The pickling cucumbers arrived in the grocery store this week. It’s a pretty short window so I bought 6 litres right away and added pickles to the to-do list. Said list is rather long this week since we are getting ready to go camping and I’m running all over the house, muttering “binoculars…head lamps…towels…rain pants…”.
Last February there was great consternation in the house when we ran out of homemade pickles. I’ve been making them for several years, after the teenager (who was then 7 or 8) suggested making pickles as a fun summer project. It was fun and the pickles were delicious, but I didn’t realize how much the family loved them until last winter they were all gone.
I find making pickles quite a bit easier than making jam. The only tough part is waiting a month to sample your wares.
Wash and sterilize your jars. I used large 1 L jars this year since the cukes were big. I have also used wide-mouth 500 mL jars and those work well too.
For 6 litres (2 baskets) of cucumbers, I mixed together:
6 cups of vinegar (at least 5% acetic acid); I used pickling vinegar
6 cups of water
6 tbsp pickling salt (it’s important to use non-iodized salt when pickling, so the pickles don’t turn dark or the brine cloudy)
2 tbsp sugar
I heated it on the stove while I washed and cut up the vegetables. It’s not necessary to cut them up, if they fit in your jars properly while whole, but you do have to cut off the blossom end or the pickles can get squishy. I cut a little slice off both ends, just for symmetry. I quartered mine, and last year I did length-wise slices.
Put jar lids in a bowl of hot water to soften.
In each jar, put one head (the flower, gone to seed) of dill and 1 tsp mustard seed. Or you could use pickling spice if you like. I have lots of dill in the garden. I planted it one year and it has self-seeded enthusiastically ever since. If you don’t have fresh dill, used one tsp of dill seed.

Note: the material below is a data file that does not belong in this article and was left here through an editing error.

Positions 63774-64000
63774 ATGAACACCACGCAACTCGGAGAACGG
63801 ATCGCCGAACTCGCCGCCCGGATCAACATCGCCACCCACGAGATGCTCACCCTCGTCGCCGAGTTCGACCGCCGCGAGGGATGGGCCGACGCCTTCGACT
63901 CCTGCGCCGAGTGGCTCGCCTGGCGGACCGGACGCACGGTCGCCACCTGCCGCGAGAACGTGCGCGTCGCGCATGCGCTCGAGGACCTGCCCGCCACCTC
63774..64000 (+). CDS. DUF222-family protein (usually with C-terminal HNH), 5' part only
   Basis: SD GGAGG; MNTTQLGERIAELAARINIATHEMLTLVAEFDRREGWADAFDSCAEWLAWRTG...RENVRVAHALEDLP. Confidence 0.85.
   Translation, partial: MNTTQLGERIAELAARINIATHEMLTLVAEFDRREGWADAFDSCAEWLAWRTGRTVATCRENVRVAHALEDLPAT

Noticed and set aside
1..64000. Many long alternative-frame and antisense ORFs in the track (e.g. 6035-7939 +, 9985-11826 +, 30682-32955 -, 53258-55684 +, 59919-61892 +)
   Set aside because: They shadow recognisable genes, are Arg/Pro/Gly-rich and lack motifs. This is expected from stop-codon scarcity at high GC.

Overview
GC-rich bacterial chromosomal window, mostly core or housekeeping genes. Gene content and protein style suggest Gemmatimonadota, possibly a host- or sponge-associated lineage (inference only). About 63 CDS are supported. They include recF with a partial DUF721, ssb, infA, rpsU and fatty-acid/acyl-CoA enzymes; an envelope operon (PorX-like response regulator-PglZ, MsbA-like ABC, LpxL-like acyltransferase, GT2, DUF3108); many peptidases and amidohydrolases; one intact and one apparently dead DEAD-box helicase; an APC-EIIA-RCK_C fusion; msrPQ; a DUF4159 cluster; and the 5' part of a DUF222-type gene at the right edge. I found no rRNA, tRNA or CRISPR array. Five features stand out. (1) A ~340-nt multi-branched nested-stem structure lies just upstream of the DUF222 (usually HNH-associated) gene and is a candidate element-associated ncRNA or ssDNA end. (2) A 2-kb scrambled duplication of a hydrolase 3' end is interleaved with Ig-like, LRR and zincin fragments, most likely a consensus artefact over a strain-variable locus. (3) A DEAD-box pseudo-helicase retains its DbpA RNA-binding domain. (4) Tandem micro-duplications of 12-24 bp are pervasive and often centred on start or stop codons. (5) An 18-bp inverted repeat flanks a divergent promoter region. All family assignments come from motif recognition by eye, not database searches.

I myself do not like garlicky pickles, but you can also put 1 or 2 cloves of garlic in each jar if you do.
Then ram those jars as full of cucumbers as you can make them. The boiling water bath cooks them a bit and they shrink, so don’t worry that you won’t be able to get them back out when it’s time to eat. I had an assistant with very small hands and she was able to arrange the cucumbers entirely to her liking.
Pour the hot brine into the jars, leaving about a centimetre at the top. Put the lids and screwcaps on and can them in a boiling water bath for 20 minutes, making sure that the water has come back to the boil before you set the timer. We had a mishap in the canner; one of the jar bottoms came clean off. This happens sometimes if there is a fault in the glass. Oh well. We made 7 jars, so we still have 6 left.
Remove the jars and allow them to cool overnight. Label and store for a month until you can eat them. I am going to try to make more after our camping trip, since I don’t think 6 jars will last the winter.
A note on crispness:
If a crisp pickle is important to you, it’s a good idea to soak the cucumbers in a salt solution overnight. You can use iodized salt for this step. You need a really big bowl, or several smaller ones.
Cut up the cucumbers however you like. Make a solution of 8 cups of cold water and 1/2 cup salt, stirring to dissolve the salt. Add 8 more cups water and pour it over your cucumbers. Place in a cool place overnight. Usually in pickle season this is my fridge. When you are ready to make your pickles, drain and rinse thoroughly.
One of my favourite preserving books, and my go-to for pickle-making, is The Complete Book of Small-Batch Preserving. This is another gem I found while browsing in the library while the children were very small. At one point we went to the library every day after school; I was pregnant with Little, and I had a two-year-old and a five-year-old whose appetite for going to the library was boundless. It was winter and that pregnancy made me very dizzy. The children were happy, I could sit down, and we all found lots of wonderful books. Hurray for public libraries!
The recipes in this cookbook are excellent, with all the classics and some quite interesting combinations as well. I was delighted when reading the book to discover that it was Canadian, and moreover that the authors knew Ottawa. This almost never happens. The only other book that comes to mind is Mother-Daughter Knits, in which one of the knitted coats is deemed appropriate for wearing to skate on the Rideau Canal, our very own UNESCO World Heritage Site.